While the national conversation on illegal
A total of 983 people were caught while trying to cross into the U.S. from
The biggest source of the Northern spike originated at the Swanton border patrol sector, which runs along the edges of New Hampshire, Vermont and New York.
This graph illustrates the annual trend in apprehensions of people illegally crossing into the U.S. from the northern border. Source: Customs and Border Protectoin
More than half (548 people – or 57 percent) of those apprehended in 2018 were caught along that border region.
Preliminary border data indicates that during the period from October 2017-January 2018, 465 people were apprehended on their way into the U.S. from Canada. A majority (294) were caught along the Swanton sector.
The efforts to sneak into the country from Canada are ‘very organized,’ Border Patrol Agent Richard Ross, told NBC News.
Ross, who runs the station in Newport, Vermont, which is part of the Swanton sector, said that some immigrants may believe it is ‘safer’ to fly to Canada and enter the U.S. from the North after Canada recently changed its immigration policy to allow those from countries like Mexico and Romania to enter without a visa.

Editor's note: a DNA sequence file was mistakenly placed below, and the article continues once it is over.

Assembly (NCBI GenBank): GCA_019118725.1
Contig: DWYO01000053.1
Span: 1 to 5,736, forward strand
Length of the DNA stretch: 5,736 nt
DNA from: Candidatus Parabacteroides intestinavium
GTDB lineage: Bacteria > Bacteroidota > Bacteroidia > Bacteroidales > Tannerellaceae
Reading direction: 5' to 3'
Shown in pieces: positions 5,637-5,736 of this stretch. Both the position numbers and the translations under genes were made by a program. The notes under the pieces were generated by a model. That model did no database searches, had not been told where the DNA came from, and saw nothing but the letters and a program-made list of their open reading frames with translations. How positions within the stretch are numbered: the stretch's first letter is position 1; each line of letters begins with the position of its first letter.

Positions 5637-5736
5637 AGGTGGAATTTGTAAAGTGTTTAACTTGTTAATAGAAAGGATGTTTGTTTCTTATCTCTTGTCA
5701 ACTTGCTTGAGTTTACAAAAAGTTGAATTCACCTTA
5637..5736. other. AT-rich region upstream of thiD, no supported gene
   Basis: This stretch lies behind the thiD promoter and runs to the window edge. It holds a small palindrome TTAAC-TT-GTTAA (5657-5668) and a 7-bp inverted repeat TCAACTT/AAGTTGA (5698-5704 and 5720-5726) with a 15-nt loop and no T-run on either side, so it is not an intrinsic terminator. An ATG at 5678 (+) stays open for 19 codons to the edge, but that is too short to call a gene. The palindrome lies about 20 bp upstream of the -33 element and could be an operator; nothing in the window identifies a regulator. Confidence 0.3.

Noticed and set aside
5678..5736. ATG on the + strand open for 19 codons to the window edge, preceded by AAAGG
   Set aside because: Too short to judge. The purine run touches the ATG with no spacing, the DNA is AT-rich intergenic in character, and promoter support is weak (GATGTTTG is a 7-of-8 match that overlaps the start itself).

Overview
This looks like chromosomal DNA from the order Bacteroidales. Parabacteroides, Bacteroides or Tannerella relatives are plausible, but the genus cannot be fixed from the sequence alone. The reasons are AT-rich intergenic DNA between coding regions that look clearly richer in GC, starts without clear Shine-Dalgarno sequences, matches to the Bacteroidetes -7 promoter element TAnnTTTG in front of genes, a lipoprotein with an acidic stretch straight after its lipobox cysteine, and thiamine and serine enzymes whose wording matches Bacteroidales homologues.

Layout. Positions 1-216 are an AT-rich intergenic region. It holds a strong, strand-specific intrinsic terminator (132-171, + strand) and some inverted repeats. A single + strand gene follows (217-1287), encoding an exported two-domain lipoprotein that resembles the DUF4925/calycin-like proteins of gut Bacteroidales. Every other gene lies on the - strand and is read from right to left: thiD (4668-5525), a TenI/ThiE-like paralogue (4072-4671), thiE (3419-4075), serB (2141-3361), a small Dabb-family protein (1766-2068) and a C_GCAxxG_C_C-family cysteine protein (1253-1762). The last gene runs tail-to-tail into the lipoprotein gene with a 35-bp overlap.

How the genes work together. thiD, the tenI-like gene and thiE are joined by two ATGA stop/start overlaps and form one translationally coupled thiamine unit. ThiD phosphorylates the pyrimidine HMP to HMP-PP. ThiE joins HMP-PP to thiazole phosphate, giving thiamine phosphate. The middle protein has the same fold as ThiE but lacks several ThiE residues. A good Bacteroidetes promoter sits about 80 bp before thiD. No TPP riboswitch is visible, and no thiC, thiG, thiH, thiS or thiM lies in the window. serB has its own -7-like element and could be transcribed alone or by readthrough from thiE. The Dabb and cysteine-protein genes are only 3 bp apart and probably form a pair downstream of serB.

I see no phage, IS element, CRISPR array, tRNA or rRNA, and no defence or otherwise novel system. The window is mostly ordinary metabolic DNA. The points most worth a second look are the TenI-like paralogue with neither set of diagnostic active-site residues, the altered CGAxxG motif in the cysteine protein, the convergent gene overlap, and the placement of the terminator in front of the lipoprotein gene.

‘I’d like people to understand that this is not an easy area to cross,’ Ross told NBC. ‘It’s not safe. It can be very dangerous, especially under the conditions we’re in right now, and it’s equally as difficult to cross here as it is the southern border.’
Overall, the crossings at the Canadian border are a small share compared to the 66,450 migrants who were apprehended in the month of February alone at the Southern U.S. border.
Donald Trump has used that figure as validation for his pursuit of building a wall along the U.S.-Mexico border, although current figures remain below pre-recession levels.
It’s worth noting that nearly two-thirds of those apprehended at the Southern border are parents with children in tow, signalling more families are seeking to come to the U.S. without documentation.
Those families are overwhelmingly coming from the Northern Triangle countries of El Salvador, Honduras and Guatemala in South America – an area riddled with gang violence that is driving terrorized people to the U.S.